Neutron stars at the crossroads

We have witnessed in the last five years the convergence of two fields of astrophysics born half a century ago: the study of neutron stars powered by their rotational energy, and the study of accreting compact objects in X-ray binaries. Recent discoveries have confirmed the evolutionary link between millisecond radio pulsars (MRPs) and low-mass X-ray binaries (LMXBs), and have opened a new era where the “metamorphosis” of a neutron star from a rotation- to an accretion-powered state (and vice versa) can be directly observed.

This EWASS 2015 symposium will gather researchers from the fields of neutron stars, accretion physics, radio pulsars and X-ray binaries in order to discuss and compare the properties of MRPs and LMXBs, with a special focus on transitional millisecond pulsars and quiescent LMXBs. We can now explore the impact of these new discoveries on binary, magnetic field and spin evolution, as well as study the interaction between accretion flows, neutron star magnetospheres and pulsar winds in regimes never accessible before.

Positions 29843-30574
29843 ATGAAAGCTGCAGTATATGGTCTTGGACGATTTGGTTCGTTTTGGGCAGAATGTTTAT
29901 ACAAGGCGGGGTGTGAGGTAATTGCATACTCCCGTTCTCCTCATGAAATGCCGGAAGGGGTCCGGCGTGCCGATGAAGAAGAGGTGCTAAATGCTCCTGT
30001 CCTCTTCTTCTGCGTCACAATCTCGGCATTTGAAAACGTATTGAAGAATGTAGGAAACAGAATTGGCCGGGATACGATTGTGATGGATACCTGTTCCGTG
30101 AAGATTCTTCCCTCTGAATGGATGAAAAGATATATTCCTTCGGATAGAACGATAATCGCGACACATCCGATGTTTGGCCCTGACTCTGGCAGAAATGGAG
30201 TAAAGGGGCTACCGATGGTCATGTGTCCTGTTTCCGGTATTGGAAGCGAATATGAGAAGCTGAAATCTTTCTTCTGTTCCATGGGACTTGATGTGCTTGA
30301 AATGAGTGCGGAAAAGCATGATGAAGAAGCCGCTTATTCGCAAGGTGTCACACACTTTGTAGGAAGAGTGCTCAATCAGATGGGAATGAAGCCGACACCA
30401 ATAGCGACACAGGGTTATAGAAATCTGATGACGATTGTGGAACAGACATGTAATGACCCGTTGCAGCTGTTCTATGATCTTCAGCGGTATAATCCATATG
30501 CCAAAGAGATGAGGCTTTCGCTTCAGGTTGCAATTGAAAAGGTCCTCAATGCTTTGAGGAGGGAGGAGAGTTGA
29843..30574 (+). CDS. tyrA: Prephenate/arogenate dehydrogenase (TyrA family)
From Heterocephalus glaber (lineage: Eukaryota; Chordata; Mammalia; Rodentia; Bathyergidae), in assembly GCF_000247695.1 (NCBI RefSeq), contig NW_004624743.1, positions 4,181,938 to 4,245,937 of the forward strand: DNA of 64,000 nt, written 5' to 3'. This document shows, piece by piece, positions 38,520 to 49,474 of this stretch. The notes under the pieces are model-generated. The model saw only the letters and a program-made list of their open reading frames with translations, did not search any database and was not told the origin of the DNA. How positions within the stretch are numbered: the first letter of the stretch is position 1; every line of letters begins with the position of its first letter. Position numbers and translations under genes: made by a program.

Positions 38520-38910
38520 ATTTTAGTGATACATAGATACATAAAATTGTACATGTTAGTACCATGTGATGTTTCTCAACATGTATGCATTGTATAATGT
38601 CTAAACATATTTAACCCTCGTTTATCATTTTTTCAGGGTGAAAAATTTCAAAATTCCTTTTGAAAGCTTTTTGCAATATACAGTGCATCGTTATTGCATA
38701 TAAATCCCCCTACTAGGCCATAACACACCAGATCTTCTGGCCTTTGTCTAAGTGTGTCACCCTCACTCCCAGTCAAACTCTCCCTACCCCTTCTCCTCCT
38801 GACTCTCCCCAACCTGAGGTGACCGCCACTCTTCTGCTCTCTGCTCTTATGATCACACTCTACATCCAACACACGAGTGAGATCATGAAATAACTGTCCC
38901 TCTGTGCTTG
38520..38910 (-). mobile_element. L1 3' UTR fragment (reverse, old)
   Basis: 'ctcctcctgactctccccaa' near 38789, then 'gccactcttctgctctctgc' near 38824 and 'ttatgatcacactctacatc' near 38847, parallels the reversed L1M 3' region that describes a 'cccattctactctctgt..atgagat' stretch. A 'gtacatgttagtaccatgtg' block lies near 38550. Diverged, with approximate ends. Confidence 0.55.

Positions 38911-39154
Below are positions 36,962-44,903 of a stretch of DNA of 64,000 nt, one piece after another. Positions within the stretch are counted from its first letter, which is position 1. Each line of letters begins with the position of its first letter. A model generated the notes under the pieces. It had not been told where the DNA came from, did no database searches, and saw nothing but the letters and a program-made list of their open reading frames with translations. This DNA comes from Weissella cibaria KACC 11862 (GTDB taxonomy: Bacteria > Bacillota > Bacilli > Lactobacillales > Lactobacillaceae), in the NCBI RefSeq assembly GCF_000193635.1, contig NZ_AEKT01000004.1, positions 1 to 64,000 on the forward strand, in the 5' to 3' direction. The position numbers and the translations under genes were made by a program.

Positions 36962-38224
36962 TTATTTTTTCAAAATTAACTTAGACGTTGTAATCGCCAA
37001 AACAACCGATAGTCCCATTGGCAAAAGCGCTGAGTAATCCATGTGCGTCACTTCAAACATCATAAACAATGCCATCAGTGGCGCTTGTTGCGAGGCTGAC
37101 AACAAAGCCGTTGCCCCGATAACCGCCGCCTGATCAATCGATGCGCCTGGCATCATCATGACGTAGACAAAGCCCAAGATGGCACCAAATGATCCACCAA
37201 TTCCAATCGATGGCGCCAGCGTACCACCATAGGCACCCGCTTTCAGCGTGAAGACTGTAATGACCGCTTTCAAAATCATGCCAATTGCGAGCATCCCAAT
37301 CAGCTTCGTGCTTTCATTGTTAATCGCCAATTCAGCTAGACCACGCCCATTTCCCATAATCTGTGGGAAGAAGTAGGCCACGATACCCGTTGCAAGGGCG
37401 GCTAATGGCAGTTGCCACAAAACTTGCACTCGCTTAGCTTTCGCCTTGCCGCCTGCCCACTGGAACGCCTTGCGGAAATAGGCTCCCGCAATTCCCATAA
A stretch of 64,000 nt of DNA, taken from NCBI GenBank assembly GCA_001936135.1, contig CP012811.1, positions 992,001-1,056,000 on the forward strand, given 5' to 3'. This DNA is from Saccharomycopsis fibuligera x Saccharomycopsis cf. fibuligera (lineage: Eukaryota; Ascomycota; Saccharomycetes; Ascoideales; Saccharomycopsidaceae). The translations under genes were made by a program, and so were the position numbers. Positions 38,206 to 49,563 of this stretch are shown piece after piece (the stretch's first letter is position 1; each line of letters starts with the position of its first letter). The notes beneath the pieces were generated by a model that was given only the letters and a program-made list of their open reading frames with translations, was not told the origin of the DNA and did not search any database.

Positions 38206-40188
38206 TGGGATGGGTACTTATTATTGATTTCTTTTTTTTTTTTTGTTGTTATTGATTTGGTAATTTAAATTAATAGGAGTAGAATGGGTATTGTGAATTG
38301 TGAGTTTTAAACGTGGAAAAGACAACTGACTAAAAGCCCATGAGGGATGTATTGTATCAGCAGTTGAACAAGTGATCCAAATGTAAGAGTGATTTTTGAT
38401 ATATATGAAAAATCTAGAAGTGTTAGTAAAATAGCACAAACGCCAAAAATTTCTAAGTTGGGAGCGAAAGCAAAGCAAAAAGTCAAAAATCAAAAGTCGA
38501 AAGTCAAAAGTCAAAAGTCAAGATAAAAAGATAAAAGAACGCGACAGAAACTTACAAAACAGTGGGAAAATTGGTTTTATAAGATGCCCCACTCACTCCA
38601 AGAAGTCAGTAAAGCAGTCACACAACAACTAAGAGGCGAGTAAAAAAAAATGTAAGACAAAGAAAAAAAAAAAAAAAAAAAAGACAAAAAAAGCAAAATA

Topics to be discussed:

  • Radio timing properties of millisecond pulsars. Redback and black widow pulsars. Spin and orbital parameters. Radio “eclipses”.
  • Optical studies of compact object binaries: X-ray binaries and binary millisecond pulsars. Neutron star mass measurements. Dynamical measurements and light curve modelling.
  • Accreting millisecond X-ray pulsars. Neutron star transients between outburst and quiescence. Underluminous accretion flows.
  • Gamma-ray observations of isolated and transitional pulsars. Models for gamma-ray emission.
  • Disk-magnetosphere interaction. Pulsar wind shocks. Three states of redback millisecond pulsars with a varying spectral energy distribution.
  • Binary evolution; millisecond pulsar formation; neutron star recycling. Double neutron star mergers and gravitational wave prospects.
  • Outlook: neutron stars and transitional pulsars with present and future facilities. Observational and theoretical challenges.